COLLEGE STATION, Oct. 2, 2008 The Atlantic bluefin tuna is the largest and most sought-after of all tunas, weighing as much as 1,400 pounds and capable of fetching as much as $50,000 or more in Asian markets where its meat is a prized commodity, one big reason why its numbers have declined precipitously since the 1970s. New research findings reported in Science have critical implications for how bluefin tuna are managed on both sides of the Atlantic Ocean.
A team of international researchers led by Dr. Jay Rooker of Texas A&M University at Galveston adds a new chapter to this emerging story, providing critical insights into the population structure and mixing of North American and Mediterranean populations of bluefin tuna. This comes at an important time as new assessments by international scientists suggest that both western and eastern fisheries are unsustainable at their current levels.
In the current study titled, "Natal Homing and Connectivity in Atlantic Bluefin Tuna Populations," Rooker and fellow researchers examine the chemical composition of the fish's ear bone — the otolith — to identify individuals from different nurseries. Chemical signatures in the form of stable carbon and oxygen isotope ratios served as a "birth certificate" and were used by the researchers to determine the origin of adolescent and adult bluefin tuna (2-20 years of age or more) on spawning and foraging grounds in the Atlantic Ocean.
The study shows that trans-Atlantic movement and mixing of populations was high with over half of the juveniles collected in North American waters being of Mediterranean origin. "North American fisheries for juvenile bluefin tuna appear to be supported to a large degree by the Mediterranean population, and thus the condition of this population will directly impact recreational fisheries for bluefin tuna in U.S. waters," according to Rooker.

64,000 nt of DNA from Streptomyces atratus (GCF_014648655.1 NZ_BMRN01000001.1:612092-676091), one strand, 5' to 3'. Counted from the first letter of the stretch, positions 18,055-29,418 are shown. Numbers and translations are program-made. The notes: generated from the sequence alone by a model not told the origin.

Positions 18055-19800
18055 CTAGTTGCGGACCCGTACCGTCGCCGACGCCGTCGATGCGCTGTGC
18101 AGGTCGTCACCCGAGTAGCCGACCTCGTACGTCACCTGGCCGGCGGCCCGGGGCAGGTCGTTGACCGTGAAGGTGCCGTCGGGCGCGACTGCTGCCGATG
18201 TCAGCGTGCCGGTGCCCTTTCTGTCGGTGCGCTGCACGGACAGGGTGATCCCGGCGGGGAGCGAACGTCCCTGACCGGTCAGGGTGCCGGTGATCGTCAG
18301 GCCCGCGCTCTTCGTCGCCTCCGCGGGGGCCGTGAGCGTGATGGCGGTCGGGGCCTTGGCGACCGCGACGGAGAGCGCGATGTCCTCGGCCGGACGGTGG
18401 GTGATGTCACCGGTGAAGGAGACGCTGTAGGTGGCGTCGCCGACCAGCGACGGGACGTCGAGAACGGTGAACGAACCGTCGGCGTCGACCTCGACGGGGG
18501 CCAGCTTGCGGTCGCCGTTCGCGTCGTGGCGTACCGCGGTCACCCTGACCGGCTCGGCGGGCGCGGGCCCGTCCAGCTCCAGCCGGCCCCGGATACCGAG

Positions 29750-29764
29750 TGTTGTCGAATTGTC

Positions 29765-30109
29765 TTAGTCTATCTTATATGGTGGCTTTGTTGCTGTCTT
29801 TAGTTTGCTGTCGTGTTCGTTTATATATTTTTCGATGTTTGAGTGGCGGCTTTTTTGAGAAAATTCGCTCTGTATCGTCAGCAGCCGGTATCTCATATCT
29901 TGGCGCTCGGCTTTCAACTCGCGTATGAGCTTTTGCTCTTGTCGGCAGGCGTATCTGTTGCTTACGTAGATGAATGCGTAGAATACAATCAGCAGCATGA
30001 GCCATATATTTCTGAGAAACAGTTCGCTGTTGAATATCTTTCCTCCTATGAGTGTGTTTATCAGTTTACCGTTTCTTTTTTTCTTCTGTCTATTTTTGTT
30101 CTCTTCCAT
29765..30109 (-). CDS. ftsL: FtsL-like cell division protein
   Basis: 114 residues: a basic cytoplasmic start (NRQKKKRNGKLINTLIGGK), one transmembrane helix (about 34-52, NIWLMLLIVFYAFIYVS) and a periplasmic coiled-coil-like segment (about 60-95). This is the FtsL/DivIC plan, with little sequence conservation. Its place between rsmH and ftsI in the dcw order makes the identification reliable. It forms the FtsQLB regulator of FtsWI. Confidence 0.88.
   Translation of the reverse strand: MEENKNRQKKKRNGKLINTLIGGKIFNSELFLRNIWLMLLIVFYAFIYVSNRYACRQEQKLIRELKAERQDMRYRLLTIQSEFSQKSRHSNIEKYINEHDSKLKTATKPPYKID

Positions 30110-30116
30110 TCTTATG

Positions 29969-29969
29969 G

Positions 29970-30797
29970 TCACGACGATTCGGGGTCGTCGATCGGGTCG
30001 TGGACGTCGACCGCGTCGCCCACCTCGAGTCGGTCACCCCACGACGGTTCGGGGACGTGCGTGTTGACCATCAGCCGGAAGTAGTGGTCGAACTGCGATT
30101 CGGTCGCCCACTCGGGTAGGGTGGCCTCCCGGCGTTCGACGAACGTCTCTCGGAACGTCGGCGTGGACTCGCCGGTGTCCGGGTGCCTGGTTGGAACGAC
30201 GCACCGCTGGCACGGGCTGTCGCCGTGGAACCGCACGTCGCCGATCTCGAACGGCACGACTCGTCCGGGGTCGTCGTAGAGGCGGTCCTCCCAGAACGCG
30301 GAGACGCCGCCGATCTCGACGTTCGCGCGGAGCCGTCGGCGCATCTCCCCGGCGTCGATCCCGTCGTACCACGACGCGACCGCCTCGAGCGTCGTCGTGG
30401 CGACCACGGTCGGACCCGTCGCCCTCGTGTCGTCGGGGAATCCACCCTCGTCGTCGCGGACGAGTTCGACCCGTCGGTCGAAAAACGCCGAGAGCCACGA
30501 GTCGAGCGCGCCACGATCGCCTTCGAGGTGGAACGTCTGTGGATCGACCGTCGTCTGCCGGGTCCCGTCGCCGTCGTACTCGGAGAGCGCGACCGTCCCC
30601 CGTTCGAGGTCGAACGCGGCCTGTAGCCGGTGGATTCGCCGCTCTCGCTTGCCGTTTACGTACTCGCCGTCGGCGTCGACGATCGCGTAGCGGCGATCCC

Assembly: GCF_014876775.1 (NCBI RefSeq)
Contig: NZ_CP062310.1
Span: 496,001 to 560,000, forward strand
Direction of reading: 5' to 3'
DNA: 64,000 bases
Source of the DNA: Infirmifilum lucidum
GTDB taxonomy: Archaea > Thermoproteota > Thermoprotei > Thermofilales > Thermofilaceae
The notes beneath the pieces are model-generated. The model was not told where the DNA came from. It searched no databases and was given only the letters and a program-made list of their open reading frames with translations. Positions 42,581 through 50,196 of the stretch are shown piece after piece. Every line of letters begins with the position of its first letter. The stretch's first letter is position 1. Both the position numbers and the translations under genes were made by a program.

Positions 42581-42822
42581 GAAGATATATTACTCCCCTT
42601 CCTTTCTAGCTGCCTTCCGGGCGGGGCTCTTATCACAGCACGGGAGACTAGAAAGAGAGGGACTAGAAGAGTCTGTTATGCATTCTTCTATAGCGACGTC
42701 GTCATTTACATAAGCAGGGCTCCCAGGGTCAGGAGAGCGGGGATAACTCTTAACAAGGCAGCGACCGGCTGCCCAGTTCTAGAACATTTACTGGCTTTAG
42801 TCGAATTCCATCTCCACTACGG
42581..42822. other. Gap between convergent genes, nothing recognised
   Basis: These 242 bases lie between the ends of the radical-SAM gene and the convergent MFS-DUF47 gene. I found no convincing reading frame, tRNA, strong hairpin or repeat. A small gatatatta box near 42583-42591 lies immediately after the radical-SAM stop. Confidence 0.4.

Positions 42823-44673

"Our data coupled with archival tagging data clearly show that the migratory patterns of bluefin tuna are more complex than previously assumed and information on mixing must be included in future assessments to ensure that rebuilding efforts are successful."
Despite the high level of mixing, the team also observed that over 95 percent of adult bluefin tuna returned to their place of origin in either the Gulf of Mexico or Mediterranean Sea to spawn.
"Rates of homing reported here are extremely high and comparable to Pacific salmon, which are known to return to the streams in which they were initially spawned, with very high frequency," according to co-author Barbara Block from Stanford University.
"The new otolith chemistry findings fit perfectly with previous electronic tagging and recent genetic data, which show that distinct bluefin tuna populations mix across the foraging zones of the North Atlantic but separate into distinct spawning areas. This has important implications for the assessment of the western Atlantic bluefin tuna population. To know exactly how many of this smaller population remain, we have to account for this mixing."
Commercially harvested bluefin tuna (commonly called "giants" and weighing over 300 pounds) in New England and Canada were found to be nearly entirely of Gulf of Mexico origin. Results demonstrate that Northern Canadian waters may represent critical foraging habitat of the smaller, more vulnerable population that spawns in the Gulf of Mexico.
In addition to Rooker and Block, David Secor of the University of Maryland Center for Environmental Science; Gregoria DeMetrio of the University of Bari (Italy); Ryan Schlosser of Texas A&M University at Galveston; and John Neilson of the St. Andrews Biological Station co-authored the article. The research was supported by the National Oceanic and Atmospheric Administration's Southeast Fisheries Science Center, the Tag-A-Giant Foundation and the Monterey Bay Aquarium Foundation.